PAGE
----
Catholic Prelates Must “tread path of listening”: Archbishop on Ministry of Bishop in Mission of Church in Africa

A poster announcing the webinar organized under the theme, “Synod on Synodality: Ministry of bishop in the Mission of the Church in Africa”. Credit: AMECEA

Catholic Prelates cannot adequately fulfill their Episcopal Ministry if they ignore the virtue of listening, Archbishop Gabriel Justice Yaw Anokye of Ghana’s Catholic Archdiocese of Kumasi has said. 

Archbishop Anokye, who was speaking during the Thursday, April 18 virtual conference organized under the theme, “Synod on Synodality: Ministry of bishop in the Mission of the Church in Africa”, emphasized the need for Catholic Prelates as well as all pastoral agents to listen to the Holy Spirit.

“Bishops in their ministry in the Church are obliged to tread that path of listening to be able to move together as one Church,” he said, and emphasized, “In the spirit of Synodality, in the spirit of journeying together, listening to ourselves, but especially listening to the Holy Spirit is imperative.”

The Ghanaian-born Catholic Archbishop further said that in listening to each other and to the Holy Spirit, Bishops and pastoral agents can know the needs of “those who have no voices, who have no defense. We are their mouths; we are their defenses.”

He cautioned against individual approaches to pastoral ministry, saying, “Collaboration in our mission as ministers of the word, Sacraments, of gospel values like peace, justice, fruitfulness, reconciliation, forgiveness, love, hard work, unity, is a categorical imperative.”


“It is a must. No Bishop, no pastoral agent, no Cleric or Religious can do it alone,” the 62-year-old Ghanaian Archbishop said in his address at the April 18 webinar that the Association of Member Episcopal Conferences in Eastern Africa (AMECEA) organized in partnership with the Association of Consecrated Women in Eastern and Central Africa (ACWECA), the African Synodality Initiative (ASI), and the Pan-African Episcopal Committee for Social Communications (CEPACS), an entity of the Symposium of Episcopal Conferences of Africa and Madagascar (SECAM).

He went on to explain that “when we move together, as one Church, we are strongest and we are able to go far.”

“If we were to move alone, we would go very fast but if we move together, we will go far; we’ll sustain each other and we’ll support each other,” the Catholic Church leader, who started his Episcopal Ministry in January 2004 as Auxiliary Bishop of Kumasi Archdiocese said.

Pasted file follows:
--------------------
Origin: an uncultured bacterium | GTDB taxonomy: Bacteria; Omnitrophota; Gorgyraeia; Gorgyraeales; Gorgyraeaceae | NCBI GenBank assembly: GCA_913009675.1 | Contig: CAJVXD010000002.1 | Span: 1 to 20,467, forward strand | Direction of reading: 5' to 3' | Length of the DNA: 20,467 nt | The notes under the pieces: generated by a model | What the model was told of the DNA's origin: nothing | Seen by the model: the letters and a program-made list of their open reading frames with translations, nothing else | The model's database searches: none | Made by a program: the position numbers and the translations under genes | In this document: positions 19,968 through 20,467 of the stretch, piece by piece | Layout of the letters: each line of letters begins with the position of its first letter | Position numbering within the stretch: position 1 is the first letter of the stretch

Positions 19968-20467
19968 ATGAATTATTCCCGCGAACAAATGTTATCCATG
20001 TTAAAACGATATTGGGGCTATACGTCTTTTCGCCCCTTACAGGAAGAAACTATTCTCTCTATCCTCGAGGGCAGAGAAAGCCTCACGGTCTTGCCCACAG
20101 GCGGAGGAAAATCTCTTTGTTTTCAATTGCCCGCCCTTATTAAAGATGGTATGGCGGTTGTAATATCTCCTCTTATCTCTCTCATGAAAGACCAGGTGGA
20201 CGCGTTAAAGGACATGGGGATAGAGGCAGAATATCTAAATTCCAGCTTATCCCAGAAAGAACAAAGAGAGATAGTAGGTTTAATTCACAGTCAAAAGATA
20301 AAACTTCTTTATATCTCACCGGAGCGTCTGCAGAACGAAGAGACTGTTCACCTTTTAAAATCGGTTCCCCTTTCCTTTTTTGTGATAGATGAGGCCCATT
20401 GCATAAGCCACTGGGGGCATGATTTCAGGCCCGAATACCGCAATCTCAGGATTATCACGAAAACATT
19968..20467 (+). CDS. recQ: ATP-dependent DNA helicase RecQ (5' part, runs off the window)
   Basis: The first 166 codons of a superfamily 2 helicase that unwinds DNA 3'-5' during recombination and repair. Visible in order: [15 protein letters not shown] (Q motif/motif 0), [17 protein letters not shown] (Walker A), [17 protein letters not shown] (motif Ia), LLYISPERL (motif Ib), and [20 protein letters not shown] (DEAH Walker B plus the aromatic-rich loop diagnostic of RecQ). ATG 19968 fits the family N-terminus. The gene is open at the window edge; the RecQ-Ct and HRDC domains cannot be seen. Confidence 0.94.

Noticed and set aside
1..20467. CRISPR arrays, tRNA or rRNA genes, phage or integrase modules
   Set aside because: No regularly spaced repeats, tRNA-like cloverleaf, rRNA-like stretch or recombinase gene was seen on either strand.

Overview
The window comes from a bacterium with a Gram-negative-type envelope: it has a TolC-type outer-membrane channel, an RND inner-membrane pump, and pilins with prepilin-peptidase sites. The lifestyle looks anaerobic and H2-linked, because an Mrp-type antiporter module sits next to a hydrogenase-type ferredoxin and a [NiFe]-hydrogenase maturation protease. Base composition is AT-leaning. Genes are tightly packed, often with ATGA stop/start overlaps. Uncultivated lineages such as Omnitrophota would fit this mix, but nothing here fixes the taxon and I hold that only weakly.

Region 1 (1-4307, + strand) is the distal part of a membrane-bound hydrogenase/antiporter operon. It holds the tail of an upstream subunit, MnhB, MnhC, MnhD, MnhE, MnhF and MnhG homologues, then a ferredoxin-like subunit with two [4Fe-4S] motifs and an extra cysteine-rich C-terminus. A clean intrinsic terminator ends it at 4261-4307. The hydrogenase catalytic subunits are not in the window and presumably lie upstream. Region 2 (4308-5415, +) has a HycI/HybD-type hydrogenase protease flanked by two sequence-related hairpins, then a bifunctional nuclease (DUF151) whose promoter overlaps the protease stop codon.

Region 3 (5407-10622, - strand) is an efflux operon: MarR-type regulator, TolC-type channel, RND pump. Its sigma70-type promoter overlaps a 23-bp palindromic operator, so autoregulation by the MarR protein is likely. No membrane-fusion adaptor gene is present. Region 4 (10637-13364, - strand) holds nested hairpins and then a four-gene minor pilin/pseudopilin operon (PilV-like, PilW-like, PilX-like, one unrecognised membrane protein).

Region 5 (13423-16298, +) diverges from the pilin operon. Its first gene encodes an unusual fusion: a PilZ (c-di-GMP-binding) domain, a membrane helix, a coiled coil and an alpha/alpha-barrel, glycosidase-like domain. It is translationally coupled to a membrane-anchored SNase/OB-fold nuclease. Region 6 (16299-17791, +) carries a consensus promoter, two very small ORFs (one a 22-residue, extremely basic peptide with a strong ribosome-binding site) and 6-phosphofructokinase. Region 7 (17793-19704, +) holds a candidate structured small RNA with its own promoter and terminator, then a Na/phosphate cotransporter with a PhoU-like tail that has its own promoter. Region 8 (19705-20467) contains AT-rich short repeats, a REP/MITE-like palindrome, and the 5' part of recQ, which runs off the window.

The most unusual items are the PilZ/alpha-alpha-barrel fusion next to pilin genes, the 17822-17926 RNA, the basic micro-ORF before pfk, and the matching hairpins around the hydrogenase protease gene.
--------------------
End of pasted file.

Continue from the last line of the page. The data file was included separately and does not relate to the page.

He added in reference to the need to embrace a collaborative approach to Episcopal Ministry, “It is my prayer that Bishops will animate this spirit to be able to move the Church forward.”

On his part, the President of CEPACS described the April 18 virtual conference as “a significant step forward in the synodal journey especially now that the General Secretariat of the Synod has tasked us to focus on some concrete steps to take in order to grow as a synodal Church.”

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“The Synod on Synodality urges us towards a path where every voice is heard, every heart is considered, where every hand is held firmly in the love of Christ and where no one is left behind,” Bishop Emmanuel Adetoyese Badejo said in his opening remarks.

The Local Ordinary of the Catholic Diocese of Oyo in Nigeria said that Synodality “does not exist without the pastoral responsibility of Bishops”.

He added, “Each Diocesan Bishop in the diocese entrusted to his care is called to facilitate the synodal experience of the people of God.”

“The Bishops’ charism on discernment calls them to be authentic guardians, interpreters and witnesses to the faith of the Church,” the Nigerian Catholic Bishop said.

Meanwhile, the Secretary General of AMECEA, Fr. Anthony Makunde, highlighted the link between the theme of the Syond on Synodality and the Episcopal Ministry. 


Fr. Makunde said, “The Ministry of Bishops cuts across the three synod theme components, namely communion, participation and mission.”

He added that while the report of the Continental Assembly of the Synod on Synodality of the Church in Africa “does not directly mention the ministry of the Bishop”, the deliberations “on the need for co-responsibility we can trace an indication of the ministry of the Bishop.”

The AMECEA Secretary General described the April 18 virtual conference “is one among many forums where the people of God all over the world are responding to the call of the Holy Father to carry on the process of discernment at various levels, guided by the synthesis report as a resource document.” 

The fruits of this discussion and many others, the Nairobi-based Tanzanian-born Catholic Priest said, “will not only keep the spirit of the synod alive, but also inform the contact persons of the Episcopal conferences as they prepare their reports and good practices ready to be submitted to the General Secretariat of the Synod by May 15 of this year.” 

Jude Atemanke is a Cameroonian journalist with a passion for Catholic Church communication. He holds a Bachelor’s Degree in Journalism and Mass Communication from the University of Buea in Cameroon. Currently, Jude serves as a journalist for ACI Africa.